Worse yet, when I started my Kindlepreneur email system, I didn't know what to do. I floundered with what to write about, and even started doing affiliate emails…you know the ones. But in truth, this all felt wrong.
Therefore, I decided that I would only use my email to provide useful information with the scope of only advanced book marketing tactics. And when I decided this, I felt SOOOO much better about email. It's still scary to me, but I'm more at peace about it.
This can be applied to a lot of things in online marketing because you'll find a lot of gray areas between spam, and legitimacy.
3. Just be You
I spent the first couple of months afraid that my style of writing would be unprofessional. The analytics of people coming to my site told me that many were of an older generation, and I figured they wouldn't take kindly to my flavor. However, after an exhausting back and forth, I decided trying to be someone else is exhausting. I ultimately decided to just have fun with it all. If you find me to be unprofessional, then I apologize. But I like what I do, and I hope you do too.
4. Focus on One Traffic Source/Skill:
The biggest mistake that authors make is that they try to market everywhere. They hear that FB Ads are amazing, so they run over there and dabble with it. Then they here that Twitter is a must, so they invest some time into creating a Twitter account. Basically, they keep adding different traffic tactics/platforms and they spread their time thin. By doing this, they never unlock the true potential that that tactic/platform really offers.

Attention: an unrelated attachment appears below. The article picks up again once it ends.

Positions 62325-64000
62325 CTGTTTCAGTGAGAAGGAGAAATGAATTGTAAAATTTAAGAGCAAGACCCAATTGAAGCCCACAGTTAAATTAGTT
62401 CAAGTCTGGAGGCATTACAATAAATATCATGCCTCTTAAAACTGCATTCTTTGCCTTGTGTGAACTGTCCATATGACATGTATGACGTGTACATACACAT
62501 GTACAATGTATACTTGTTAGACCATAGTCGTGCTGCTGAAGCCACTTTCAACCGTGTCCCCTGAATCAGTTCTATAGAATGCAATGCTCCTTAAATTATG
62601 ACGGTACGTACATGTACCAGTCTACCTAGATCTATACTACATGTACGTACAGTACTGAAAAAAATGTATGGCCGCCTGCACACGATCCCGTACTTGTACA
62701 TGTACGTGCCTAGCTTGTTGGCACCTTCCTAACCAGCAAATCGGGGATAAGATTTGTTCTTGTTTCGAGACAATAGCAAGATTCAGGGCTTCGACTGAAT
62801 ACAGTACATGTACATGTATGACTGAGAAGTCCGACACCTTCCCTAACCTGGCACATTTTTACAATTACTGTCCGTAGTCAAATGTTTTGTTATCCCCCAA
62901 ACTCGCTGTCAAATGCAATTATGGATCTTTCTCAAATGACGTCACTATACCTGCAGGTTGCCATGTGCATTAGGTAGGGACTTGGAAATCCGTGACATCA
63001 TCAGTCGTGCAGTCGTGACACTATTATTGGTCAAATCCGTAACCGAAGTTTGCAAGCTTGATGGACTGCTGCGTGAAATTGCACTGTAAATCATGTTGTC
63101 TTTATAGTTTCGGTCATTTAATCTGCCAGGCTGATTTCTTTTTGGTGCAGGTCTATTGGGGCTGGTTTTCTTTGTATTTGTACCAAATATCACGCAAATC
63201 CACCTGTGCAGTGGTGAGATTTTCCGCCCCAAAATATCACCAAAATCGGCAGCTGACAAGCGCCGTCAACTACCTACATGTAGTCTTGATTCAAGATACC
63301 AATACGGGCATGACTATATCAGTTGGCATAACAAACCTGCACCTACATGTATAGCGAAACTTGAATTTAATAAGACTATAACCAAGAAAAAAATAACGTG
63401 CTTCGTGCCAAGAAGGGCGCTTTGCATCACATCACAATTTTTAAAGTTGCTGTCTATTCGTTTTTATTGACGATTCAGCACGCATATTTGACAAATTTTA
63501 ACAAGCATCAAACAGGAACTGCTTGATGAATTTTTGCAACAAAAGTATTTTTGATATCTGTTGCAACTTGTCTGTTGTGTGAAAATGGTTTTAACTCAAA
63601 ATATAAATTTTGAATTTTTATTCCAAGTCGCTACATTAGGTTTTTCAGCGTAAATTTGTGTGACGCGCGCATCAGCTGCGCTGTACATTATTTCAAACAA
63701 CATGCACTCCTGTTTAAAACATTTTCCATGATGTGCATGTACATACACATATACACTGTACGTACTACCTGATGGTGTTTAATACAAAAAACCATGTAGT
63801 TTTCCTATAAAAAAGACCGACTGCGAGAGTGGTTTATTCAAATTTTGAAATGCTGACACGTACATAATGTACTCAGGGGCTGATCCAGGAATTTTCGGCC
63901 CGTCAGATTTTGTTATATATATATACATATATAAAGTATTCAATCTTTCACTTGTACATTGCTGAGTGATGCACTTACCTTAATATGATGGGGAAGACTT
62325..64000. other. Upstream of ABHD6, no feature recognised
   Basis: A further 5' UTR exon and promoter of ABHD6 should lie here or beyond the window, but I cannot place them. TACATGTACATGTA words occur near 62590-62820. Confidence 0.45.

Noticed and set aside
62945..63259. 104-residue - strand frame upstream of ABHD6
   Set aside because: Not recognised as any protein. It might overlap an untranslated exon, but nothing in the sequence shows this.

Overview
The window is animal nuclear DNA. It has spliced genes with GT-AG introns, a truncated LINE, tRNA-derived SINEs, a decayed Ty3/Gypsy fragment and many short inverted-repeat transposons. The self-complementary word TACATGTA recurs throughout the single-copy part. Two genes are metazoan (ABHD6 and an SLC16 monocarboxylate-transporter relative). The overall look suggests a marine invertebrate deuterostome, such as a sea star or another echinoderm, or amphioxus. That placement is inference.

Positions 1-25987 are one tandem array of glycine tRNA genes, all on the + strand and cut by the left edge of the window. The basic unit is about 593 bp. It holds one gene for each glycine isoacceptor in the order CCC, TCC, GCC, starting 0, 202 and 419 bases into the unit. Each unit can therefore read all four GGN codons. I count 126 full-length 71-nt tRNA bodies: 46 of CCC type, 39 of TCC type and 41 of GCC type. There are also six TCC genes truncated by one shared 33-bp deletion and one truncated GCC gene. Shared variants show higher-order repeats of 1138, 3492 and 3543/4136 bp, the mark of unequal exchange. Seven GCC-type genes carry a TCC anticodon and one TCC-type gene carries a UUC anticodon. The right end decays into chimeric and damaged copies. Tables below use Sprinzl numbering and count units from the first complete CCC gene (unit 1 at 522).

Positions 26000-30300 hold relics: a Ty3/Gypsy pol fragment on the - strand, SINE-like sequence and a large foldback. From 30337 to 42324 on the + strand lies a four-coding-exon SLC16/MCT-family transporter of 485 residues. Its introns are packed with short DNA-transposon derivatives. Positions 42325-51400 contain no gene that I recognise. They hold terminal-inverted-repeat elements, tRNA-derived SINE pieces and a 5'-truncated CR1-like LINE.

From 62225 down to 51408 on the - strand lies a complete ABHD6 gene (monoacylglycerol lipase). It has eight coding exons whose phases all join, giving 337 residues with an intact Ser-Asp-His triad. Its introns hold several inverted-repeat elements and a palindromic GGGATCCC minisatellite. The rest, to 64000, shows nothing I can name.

I strongly believe that the ones who succeed in online marketing are the ones who focus on one traffic generating tactic and stick with it till they have it mastered. They don't get discouraged when they don't immediately see the results they want but instead keep learning until they become a top 1%er of that tactic.
For me, that tactic was Search Engine Optimization (SEO). I spent years working on that tactic, learning and evolving over time. It's allowed KP to rank well on Google and has been a significant portion of my traffic.
Again I used Similar Web to highlight the point – although I think it's about 70% from Google organics. Now that I've mastered SEO, I've made a personal goal to master FB advertisement – which is a lot of work, but wow is that platform impressive.